of the servants of God have been laid upon our heads and they have bestowed upon us the Holy Ghost, the witness of the Spirit that shall guide us into all truth? No. Have you or I made a contract with our God to wage antagonism to the institutions of the country in which we live, or sign allegiance to any other government upon the earth? I have not. I have sworn allegiance to the government in which I live. My labors as a man are in the interests of humanity the freedom of man; that his conscience may not be chained up; that his body may not be bowed down with the yoke of tyranny; but that before God he may stand erect, fearless and strong, determined to benefit and bless the human family. Need we be fearful in regard to these things? I think not. There is one that will recompense at the last day; and the man who denies the other his liberties, who binds him in chains, who ties him to the rack, is the man who should tremble when the reckoning of Deity is made with His sons and daughters. We might go through all the principles of the faith we have espoused and then ask who is wronged? We have made grass grow where it did not grow before. If we have built homes, if we pay taxes for the sustenance and government of the cities and towns that are to be found upon this once sterile spot, and which was once the great American desert, who is wronged? No one. Who has raised a standard against the government in which we live? Not one of us. But you believe in the Priesthood. You accept of a system of government that is most perfect on the face of the earth. Who is wronged if we do? You have not changed it. It has not changed you. It has not wronged you; and that which we have accepted we have accepted of our own free will and choice, recognizing the fact that Deity has required it at our hands. Who is injured if my wife makes a sacrifice with me and takes into our home one of her sisters and makes her my wife. If she makes the sacrifice; if I shoulder the additional responsibility, and open the door that will save one of Eve's fair daughters, who is wronged? Do I plot for the overthrow of the government, the breaking in pieces of the powers that be, because I desire that my sister or my daughter, my aunt or my cousin may be preserved from the evils thrown around them by the systems that man has created? No. God has laid upon every woman the decree placed upon mother Eve—multiply and replenish the earth. In sections of the land in which we live, thousands of women to-day must become the play things of some vile wretch, if they answer the design of their being. My whole being is convinced of the fact—that it is a decree of God Himself that these women should have a chance to marry, and that He Himself has opened the door. He Himself has established. the principle. I want my daughters married as I desired to marry myself; I want them honored wives, whether plural ones or otherwise, no matter who may seek to brand their offspring as infamous. I know—for God has given me the witness, He has stamped it upon this heart that they who come through that lineage are as much honored of God and approved of Him, as any that have ever walked His footstool from the day that this earth was peopled until the day in which we live. This principle was given for a purpose, and that purpose is the salvation of the female sex as well as the male sex. Go to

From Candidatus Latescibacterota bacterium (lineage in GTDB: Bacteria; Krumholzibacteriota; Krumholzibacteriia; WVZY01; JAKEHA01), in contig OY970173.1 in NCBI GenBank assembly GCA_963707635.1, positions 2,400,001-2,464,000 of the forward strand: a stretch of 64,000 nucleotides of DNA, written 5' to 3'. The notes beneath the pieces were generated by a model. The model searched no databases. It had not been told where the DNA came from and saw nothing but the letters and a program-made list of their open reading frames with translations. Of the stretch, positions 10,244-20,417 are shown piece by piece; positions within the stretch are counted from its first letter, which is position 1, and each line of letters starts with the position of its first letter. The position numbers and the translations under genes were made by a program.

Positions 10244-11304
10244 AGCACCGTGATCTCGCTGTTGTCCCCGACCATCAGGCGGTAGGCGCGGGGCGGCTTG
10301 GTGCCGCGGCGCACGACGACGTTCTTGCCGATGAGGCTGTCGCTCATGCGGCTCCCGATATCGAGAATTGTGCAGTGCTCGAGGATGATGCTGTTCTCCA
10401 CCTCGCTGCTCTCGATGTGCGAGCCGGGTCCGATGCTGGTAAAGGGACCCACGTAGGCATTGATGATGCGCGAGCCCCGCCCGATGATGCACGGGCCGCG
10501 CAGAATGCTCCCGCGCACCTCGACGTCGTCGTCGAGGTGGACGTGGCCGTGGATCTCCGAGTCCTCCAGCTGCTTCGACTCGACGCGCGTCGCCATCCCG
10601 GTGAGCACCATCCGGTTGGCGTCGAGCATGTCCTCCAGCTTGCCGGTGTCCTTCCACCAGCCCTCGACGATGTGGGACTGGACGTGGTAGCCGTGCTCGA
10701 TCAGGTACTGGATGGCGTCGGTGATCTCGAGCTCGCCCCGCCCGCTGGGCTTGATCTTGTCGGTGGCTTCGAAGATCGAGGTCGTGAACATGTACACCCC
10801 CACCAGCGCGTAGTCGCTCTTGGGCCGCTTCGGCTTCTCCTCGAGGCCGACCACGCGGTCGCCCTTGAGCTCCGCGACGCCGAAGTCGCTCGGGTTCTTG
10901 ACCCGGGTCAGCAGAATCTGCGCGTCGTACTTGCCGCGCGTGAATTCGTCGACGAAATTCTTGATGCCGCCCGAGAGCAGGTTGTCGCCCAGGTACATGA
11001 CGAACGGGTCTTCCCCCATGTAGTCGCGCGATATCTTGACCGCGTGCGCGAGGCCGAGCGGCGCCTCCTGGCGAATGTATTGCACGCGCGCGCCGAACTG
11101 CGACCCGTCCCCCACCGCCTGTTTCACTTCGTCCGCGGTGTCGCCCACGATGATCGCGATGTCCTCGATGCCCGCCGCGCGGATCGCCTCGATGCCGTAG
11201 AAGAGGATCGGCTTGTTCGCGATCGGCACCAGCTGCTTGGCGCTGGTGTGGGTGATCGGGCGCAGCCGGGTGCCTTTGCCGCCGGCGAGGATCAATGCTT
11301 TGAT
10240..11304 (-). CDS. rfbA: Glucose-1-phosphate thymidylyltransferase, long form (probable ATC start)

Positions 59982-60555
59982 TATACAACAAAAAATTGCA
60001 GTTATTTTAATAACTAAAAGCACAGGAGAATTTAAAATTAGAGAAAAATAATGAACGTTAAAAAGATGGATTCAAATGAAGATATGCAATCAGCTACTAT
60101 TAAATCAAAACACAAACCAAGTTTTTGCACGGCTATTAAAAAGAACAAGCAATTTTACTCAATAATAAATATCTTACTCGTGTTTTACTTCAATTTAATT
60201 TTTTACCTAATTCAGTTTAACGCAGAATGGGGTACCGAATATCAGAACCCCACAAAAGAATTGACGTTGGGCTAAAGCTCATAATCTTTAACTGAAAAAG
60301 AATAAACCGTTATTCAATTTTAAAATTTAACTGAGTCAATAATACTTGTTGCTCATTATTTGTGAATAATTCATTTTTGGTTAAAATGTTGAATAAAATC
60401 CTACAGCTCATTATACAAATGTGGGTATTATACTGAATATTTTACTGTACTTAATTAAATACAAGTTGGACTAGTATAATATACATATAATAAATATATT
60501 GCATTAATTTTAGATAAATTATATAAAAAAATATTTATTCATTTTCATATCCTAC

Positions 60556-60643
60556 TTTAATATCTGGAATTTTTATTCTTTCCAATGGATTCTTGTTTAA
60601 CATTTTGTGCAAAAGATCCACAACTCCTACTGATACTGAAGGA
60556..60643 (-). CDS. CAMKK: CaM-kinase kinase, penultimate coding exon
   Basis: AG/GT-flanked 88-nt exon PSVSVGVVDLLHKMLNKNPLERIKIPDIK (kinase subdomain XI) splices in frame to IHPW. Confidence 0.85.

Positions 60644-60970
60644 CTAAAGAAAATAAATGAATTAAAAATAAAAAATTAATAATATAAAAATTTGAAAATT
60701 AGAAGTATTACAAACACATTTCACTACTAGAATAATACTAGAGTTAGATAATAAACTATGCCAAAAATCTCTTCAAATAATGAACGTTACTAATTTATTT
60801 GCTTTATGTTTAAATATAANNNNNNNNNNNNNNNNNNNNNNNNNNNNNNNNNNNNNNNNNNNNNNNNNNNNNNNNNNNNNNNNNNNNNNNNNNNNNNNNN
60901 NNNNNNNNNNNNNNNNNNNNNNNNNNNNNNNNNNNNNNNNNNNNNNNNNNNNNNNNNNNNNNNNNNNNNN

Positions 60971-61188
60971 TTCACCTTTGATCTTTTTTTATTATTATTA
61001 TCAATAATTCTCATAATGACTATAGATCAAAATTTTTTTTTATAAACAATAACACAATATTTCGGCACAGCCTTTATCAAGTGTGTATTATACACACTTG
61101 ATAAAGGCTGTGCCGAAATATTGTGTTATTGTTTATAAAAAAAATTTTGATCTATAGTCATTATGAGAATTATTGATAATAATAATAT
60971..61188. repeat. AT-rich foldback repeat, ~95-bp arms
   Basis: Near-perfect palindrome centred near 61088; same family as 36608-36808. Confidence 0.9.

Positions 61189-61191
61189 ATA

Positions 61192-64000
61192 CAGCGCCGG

Great Britain, and you will find a million more women than men moving upon the streets of the great cities. Go up the Strand in London; Go up Lime Street, in Liverpool; and the streets in Manchester; go into any of the leading streets of the great cities of the world, and gaze upon as fine specimens of womanhood as our Father ever put breath into. What are their prospects in life? What is written across their brow? Infamy, shame—going to their graves the victims of loathsome disease. It is not one, it is not two or three; but it is millions of them that are going this inevitable road. Who is responsible? Who placed upon them the interdict, preventing them, from fulfilling the object of their creation? Not God; for He made His law so liberal and established principle so correct that there was no necessity for such a thing. It is man that has introduced it; it is man that has overturned the condition of society; it is man that has turned his daughter into the street. I say again and again that the "Mormon" people can wait the result of this thing without fear; they can afford to suffer pains and penalties if that will but open the door by which the fair daughters of Eve can be redeemed from the position in which they are placed and be made honored and respected women of society.

The speaker concluded by reiterating his allegiance to the American government, and exhorting the Saints to be faithful in keeping the commandments of God in all things.